Small Business Owners: Will Your Taxes Go Up or Down?
The recent tax overhaul made significant tax rule changes, and you may be wondering whether this means your business will pay more or less under these new rules. The short answer is that it depends. Tax changes, most of which go into effect in 2018, could reduce your taxes, increase them, or have a negligible impact.
If you have a C corporation
If your business is set up as a regular corporation (C corporation), the top corporate tax rate drops from 35 percent to 21 percent starting Jan. 1, 2018. What's more, this rate is a flat tax; there is no graduated rate schedule.
If you own a pass-through entity
If your business is a sole proprietorship, partnership, limited liability company, or S corporation (a pass-through entity), business items pass through to you and are taxed on your personal tax return. Under the new law, there is no special tax rate on pass-through income. The tax brackets for individuals have been lowered, with the top one declining from 39.6 percent to 37 percent.
What's new for pass-throughs is a 20 percent deduction of "qualified business income." Essentially this works out to business profits for the year (there are a number of twists and turns in computing qualified business income so it's not exactly your profits). However, if your taxable income (not merely business income) exceeds $315,000 if you file a joint return or $157,500 if you file any other type of return, limitations come into play. This is especially true if you are in a "specified service business" (a business involved in the performance of services in the fields of health, law, accounting, actuarial science, performing arts, consulting, athletics, financial services, and brokerage services, or any business where the principal asset of the business is the reputation or skill of one or more of its owners or employees). You may get little or no deduction in this case.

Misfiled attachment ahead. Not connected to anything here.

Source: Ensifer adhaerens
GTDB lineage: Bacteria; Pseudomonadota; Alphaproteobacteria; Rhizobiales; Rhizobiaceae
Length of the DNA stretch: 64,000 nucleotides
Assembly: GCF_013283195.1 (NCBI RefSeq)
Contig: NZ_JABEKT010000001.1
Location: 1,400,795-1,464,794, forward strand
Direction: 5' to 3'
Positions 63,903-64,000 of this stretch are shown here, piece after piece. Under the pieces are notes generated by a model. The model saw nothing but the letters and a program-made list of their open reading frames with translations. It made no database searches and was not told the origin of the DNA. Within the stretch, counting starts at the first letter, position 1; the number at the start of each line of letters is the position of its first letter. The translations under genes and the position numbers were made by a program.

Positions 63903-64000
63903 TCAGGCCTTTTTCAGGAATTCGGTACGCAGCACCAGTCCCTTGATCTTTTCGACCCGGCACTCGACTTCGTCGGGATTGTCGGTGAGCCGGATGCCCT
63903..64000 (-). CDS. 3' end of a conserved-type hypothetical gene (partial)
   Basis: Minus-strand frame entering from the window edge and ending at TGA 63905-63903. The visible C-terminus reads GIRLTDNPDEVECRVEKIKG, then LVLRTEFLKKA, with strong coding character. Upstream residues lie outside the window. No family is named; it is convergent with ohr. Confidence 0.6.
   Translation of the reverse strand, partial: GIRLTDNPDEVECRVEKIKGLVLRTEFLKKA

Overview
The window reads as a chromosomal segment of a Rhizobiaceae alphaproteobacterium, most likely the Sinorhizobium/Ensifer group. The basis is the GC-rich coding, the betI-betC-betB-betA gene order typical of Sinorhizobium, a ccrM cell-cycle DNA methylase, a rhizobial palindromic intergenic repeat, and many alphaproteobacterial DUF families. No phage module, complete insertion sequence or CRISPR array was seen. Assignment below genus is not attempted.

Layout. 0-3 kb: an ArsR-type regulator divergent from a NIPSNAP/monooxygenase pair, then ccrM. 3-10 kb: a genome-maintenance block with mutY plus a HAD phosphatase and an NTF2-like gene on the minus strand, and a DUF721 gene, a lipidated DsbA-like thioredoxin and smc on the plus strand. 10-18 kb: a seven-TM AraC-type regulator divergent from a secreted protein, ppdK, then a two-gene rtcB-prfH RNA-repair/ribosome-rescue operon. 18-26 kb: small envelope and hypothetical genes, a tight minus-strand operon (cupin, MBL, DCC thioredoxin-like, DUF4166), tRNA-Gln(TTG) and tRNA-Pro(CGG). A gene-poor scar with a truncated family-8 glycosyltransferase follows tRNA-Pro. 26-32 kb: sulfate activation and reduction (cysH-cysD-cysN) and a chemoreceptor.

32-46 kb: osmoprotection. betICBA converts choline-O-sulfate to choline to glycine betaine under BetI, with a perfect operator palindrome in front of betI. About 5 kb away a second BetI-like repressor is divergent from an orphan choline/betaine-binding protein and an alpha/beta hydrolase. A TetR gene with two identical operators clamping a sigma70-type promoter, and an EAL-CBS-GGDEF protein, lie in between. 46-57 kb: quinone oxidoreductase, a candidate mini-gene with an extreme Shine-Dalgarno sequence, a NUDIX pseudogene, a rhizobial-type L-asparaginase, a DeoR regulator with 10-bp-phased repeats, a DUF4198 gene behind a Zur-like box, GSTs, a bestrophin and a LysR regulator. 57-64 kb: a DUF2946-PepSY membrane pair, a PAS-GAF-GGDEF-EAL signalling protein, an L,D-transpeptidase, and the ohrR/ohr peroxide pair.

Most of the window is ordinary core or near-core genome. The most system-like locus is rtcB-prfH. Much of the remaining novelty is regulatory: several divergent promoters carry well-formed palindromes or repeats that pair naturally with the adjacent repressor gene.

There's also a change in how business losses are treated. For pass-throughs, an "excess business loss" (an amount over a dollar threshold fixed by law) can't currently be deducted. Instead, it's carried forward and essentially becomes part of the net operating loss carryforward (see below).
Some deductions have been greatly improved, while others have been curtailed or eliminated. There are more favorable rules now for writing off the cost of buying equipment, business vehicles, and certain improvements to your facilities. The changes may help to reduce your taxes.
The follow deductions have been removed:
- Business entertainment costs
- Domestic production activities deduction
- Transportation fringe benefits and moving expense reimbursements for employees
(On a personal income tax level, you can't ignore the cap on deducting state and local taxes. This means that owners who pay state taxes could see their federal tax bill rise.)
There's no federal law requiring you to pay an employee who goes on leave for family or medical reasons, but if you choose to do so, there's a new tax credit. As long as the payment is at least 50 percent of pre-leave wages, and meets several other substantial requirements, you may qualify for a tax credit for this (the amount of the credit varies with the amount of pay). But it's only for leave pay for an employee earning up to $72,000 in 2018, and the credit is set to end after 2019.
There are some key changes in accounting rules that may impact the timing of when income and deductions are taken into account. There are additional rules and exceptions, but generally, if your gross receipts in the three prior tax years do not exceed $25 million ("gross receipts test"), the business may be able to use the cash method of accounting (which is simpler than the accrual method many businesses are otherwise required to use). Also, businesses that meet the same gross receipts test do not have to account for inventories, and can instead treat items as non-incidental materials and supplies (usually deductible when items are sold to customers).
The net operating loss rules have been changed for most businesses, limiting the offset to taxable income at 80 percent (rather than the 100 percent allowed for losses arising in 2017 or earlier). What's more, there's no carryback, but now there's an unlimited carryforward instead of a 20-year period.
As you can see, the overall impact of these changes is difficult to discern. It’s important to work with a tax advisor and look at your unique business situation. Also, monitor IRS guidance on the new rules as it’s released, which can be helpful as you plan for your business.